Great, so let’s dig a little deeper into the story – has it been an easy path overall and if not, what were the challenges you’ve had to overcome?
It hasn’t been a smooth road, as it isn’t for most people, but I try to handle the bumps with as much grace as I can. Foregoing the “plans” I had for my entire life in favor of a degree in animation was an intimidating dive into a world that carried a lot of promise as well as immense uncertainty. There were some times when I regretted the choice, but there have been many, many more where I have been incredibly thankful for it. I have grown in my craft in ways I never could have imagined, have met some of my closest, most treasured friends, and have learned so much about my faults, my strengths, and my voice as a creator and as a person in the past five years since making that choice.

That’s not to say there weren’t and aren’t challenges. Working and improving at any craft is, of course, difficult in and of itself, but trying to set yourself apart enough to gain a footing while keeping to who you are in the process can be daunting. To keep myself grounded on both fronts, I try to ensure that I’m being honest in what I create and fulfilling something within myself as best I can. After all, that’s the reason I chose this path and this industry. Of course, that hasn’t always been possible and I know it won’t always be possible, but I also know, as long as I’m reaching for something I believe in and taking care of myself along the way, it’s a road worth walking.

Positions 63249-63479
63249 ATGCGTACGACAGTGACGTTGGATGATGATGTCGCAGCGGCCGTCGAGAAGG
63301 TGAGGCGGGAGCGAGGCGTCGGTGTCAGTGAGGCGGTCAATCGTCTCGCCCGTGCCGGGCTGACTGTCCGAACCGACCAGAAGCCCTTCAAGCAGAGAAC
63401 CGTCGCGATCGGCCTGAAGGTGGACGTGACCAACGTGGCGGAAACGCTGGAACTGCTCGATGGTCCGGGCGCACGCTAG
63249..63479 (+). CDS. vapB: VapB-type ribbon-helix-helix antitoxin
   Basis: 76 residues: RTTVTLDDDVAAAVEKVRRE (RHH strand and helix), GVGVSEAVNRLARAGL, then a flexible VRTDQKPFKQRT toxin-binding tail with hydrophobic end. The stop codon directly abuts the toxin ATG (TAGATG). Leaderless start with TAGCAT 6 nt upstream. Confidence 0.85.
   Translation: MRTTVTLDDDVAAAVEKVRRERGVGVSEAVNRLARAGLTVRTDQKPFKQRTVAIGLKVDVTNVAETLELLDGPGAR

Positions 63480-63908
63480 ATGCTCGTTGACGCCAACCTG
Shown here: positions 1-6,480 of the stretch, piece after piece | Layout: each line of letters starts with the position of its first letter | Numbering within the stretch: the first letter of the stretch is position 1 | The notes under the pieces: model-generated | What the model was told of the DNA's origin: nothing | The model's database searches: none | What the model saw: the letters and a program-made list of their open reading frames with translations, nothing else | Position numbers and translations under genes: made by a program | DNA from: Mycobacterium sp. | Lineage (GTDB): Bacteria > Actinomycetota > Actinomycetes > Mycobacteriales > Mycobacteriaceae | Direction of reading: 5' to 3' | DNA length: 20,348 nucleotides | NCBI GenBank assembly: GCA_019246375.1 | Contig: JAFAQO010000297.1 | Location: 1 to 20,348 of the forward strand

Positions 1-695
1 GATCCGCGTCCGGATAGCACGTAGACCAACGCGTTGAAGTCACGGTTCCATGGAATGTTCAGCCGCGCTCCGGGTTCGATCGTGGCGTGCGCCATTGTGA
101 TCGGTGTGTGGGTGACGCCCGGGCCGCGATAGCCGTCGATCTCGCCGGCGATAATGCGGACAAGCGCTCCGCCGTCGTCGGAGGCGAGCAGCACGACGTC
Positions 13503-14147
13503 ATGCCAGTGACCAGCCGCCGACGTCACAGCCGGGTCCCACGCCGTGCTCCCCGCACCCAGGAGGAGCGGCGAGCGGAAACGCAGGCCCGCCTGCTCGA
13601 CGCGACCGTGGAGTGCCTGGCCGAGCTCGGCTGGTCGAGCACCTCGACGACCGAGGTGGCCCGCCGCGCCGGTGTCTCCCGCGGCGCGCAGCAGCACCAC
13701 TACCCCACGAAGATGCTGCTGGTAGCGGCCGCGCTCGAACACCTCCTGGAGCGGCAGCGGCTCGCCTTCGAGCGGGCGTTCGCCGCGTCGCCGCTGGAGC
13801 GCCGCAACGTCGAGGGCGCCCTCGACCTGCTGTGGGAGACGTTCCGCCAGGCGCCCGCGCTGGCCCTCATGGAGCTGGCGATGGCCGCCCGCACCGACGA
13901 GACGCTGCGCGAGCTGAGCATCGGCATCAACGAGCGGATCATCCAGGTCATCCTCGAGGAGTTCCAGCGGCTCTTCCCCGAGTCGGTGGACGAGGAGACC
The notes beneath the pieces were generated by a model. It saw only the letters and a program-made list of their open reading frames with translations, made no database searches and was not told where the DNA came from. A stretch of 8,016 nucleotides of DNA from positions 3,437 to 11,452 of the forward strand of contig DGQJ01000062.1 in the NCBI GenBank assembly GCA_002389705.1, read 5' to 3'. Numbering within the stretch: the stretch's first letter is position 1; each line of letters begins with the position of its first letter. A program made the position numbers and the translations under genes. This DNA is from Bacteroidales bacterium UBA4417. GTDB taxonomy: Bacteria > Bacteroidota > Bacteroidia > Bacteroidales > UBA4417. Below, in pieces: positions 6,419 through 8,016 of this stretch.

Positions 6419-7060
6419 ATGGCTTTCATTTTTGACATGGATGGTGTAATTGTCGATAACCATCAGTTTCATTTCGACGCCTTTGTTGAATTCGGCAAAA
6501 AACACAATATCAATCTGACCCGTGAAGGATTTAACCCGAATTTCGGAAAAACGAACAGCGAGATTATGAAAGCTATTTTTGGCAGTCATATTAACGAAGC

In addition, life, of course, has had other challenges outside of just trying to fulfill my ambitions as a creator. I’m a caretaker to my stepfather at home and try to help my mom as much as possible. I struggle with my own mental and physical health issues as well, and it can be a bit of a balancing act to try and care for their needs while attempting to care for my own. However, life, in general, is good, and I’m eternally grateful for the ability to continue on my journey while surrounded by people who I know love and support me. I’m trying my best, not only for me but for them, too.

We’d love to hear more about your art.
I’m a storyboard artist, designer, and illustrator, and I wear different hats depending on what a client needs or what I want to explore in my own personal projects. When I am working on my own projects, my priority tends to lean towards telling the kinds of stories I like to see and explore, whether that’s through comics or character designs or illustrations.